Over the last week we've taken note of how Microsoft continues to sign up licensees for a patent portfolio it claims it owns that specifically cover Android. And as we continue to note, we are completely amused by Microsoft's ability to in fact do so. In fact Android could conceivably be contributing between $500 and $750 million to Microsoft's coffers on a yearly basis (there is no way to confirm this but various analysts have suggested as much). Most recently Microsoft signed up giant Hon Hai and ZTE.
Meanwhile, following its acquisition of Motorola Mobility, Google and Moto went on a supposed offensive to begin "cashing in" on Motorola's mobile patent portfolio, and immediately targeted Microsoft with a lawsuit that Google hoped would land it at least $4 billion or so. We ourselves thought this was a long shot for a number of reasons - among them that the patents in question were not the sort of patents from which company could generate huge licensing revenue. By this we mean Fair, Reasonable, and Non-Discriminatory (FRAND) and "standards-essential" patents (SEP), which almost always earns nothing more than nominal licensing fees.
As it turns out, a federal court in Seattle agrees with our assessment, having just delivered a ruling yesterday by U.S. District Judge James Robart determining that Google and Motorola Mobility are entitled to about $1.8 million a year from Microsoft for the use of the patents in question, which have to do with the H.264 video standard and the 802.11 wireless standard. We're not going to dissect the ruling - suffice it to say that these are in fact legitimate FRAND patents, and Google and Motorola were crazy to ever think they'd be worth more than what the court has ruled them to be worth.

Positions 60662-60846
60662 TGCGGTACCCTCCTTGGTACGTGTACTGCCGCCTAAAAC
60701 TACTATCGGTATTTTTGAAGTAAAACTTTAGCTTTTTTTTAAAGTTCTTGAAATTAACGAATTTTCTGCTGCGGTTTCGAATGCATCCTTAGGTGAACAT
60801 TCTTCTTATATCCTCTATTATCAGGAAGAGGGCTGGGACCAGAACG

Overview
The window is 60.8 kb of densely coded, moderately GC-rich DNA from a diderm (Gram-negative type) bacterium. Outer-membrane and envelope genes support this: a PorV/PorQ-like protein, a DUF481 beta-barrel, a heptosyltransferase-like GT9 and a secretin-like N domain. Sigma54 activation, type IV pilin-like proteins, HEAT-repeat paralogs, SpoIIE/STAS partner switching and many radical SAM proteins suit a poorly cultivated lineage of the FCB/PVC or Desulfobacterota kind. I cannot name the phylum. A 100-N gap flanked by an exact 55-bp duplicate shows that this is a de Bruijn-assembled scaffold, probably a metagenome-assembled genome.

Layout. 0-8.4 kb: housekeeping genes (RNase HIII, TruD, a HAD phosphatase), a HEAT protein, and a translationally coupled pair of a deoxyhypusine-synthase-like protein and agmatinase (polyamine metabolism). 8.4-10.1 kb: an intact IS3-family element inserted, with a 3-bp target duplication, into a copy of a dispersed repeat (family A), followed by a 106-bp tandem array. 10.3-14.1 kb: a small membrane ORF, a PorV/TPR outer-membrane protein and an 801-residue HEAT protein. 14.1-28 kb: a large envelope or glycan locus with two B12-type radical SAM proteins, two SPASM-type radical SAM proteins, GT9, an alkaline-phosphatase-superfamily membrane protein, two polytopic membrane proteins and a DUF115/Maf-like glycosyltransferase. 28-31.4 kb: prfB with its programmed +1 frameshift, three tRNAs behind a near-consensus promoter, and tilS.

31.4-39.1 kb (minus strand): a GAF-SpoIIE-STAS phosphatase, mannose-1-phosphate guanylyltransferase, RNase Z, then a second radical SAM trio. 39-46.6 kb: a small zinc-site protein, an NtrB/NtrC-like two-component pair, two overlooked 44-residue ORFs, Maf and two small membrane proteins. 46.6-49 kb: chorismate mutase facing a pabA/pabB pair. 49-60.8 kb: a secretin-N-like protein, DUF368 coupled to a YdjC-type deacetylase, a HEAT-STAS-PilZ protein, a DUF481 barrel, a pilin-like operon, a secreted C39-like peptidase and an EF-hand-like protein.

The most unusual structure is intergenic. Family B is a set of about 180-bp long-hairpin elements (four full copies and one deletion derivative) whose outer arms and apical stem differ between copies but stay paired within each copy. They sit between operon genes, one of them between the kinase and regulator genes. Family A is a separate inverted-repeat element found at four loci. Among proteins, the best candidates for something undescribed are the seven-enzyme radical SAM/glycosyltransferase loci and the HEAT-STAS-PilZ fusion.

One of the key arguments for Google acquiring Motorola Mobility was that Google would in fact be able to unlock tremendous value from Motorola's patent portfolio, which would in turn hugely defray the cost of buying the company in the first place. Google blew it as far as we're concerned. There is far less money to unlock from Motorola's patent portfolio than Google imagined, which in turn makes the acquisition far pricier than Google had planned it to be. Can we conclude that Google overpaid for Motorola Mobility? We'd say so!
April has not been a good month for Google or Motorola as far as patents are concerned. Here is a summary:
That is quite a list of patent losses. For those interested in much greater detail, head over to Foss Patents. We don't feel bad for Google in this case. And we continue to be amused by Microsoft's ability to earn revenue off of Android.
TechZone360 Senior Editor
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